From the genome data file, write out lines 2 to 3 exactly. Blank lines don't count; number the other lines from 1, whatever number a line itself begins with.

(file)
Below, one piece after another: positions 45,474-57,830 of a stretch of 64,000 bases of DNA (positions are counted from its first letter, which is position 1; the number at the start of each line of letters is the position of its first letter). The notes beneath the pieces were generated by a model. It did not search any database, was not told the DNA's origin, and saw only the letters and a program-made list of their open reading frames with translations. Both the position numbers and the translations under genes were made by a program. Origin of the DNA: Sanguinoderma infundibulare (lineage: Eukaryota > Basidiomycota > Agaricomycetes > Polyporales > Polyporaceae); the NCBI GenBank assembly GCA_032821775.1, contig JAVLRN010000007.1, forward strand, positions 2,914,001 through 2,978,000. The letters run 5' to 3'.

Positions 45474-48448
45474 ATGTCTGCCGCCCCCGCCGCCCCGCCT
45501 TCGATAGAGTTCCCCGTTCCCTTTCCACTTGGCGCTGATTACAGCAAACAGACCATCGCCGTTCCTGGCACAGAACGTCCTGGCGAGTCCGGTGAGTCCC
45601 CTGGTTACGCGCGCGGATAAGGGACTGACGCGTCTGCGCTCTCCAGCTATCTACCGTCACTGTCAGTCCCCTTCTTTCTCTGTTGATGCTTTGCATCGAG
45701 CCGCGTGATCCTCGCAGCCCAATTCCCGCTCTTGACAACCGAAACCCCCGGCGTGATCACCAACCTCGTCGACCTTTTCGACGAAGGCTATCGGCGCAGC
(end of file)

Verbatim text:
Positions 45474-48448
45474 ATGTCTGCCGCCCCCGCCGCCCCGCCT